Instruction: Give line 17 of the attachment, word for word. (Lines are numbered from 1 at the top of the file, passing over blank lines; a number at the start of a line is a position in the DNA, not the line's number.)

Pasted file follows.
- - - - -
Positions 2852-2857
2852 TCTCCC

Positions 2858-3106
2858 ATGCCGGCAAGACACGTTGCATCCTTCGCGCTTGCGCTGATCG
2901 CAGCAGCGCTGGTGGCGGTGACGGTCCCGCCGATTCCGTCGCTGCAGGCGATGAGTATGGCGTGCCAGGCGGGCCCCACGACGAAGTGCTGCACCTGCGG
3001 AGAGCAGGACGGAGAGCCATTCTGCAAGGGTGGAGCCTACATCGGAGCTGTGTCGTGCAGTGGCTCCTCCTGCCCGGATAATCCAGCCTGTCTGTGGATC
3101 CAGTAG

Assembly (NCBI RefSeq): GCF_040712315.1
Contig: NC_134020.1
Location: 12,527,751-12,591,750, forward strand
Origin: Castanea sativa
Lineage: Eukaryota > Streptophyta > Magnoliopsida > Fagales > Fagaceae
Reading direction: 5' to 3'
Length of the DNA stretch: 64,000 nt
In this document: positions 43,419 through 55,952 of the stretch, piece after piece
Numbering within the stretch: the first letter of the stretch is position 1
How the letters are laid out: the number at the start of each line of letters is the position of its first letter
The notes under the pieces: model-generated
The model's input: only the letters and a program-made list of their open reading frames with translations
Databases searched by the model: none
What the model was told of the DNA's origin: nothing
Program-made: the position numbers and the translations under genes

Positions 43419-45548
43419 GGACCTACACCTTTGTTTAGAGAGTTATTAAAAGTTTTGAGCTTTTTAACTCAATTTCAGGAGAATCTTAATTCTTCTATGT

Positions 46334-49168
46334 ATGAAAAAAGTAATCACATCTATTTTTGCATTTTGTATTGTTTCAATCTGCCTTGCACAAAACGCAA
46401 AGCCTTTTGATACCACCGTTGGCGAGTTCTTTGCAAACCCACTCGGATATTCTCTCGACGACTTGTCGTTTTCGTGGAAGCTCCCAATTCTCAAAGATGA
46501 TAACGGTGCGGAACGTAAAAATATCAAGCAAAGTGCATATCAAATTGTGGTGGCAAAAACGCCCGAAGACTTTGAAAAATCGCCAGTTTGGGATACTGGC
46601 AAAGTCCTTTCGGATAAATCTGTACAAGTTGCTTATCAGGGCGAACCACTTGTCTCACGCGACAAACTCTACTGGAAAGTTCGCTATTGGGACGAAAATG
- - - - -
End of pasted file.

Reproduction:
How the letters are laid out: the number at the start of each line of letters is the position of its first letter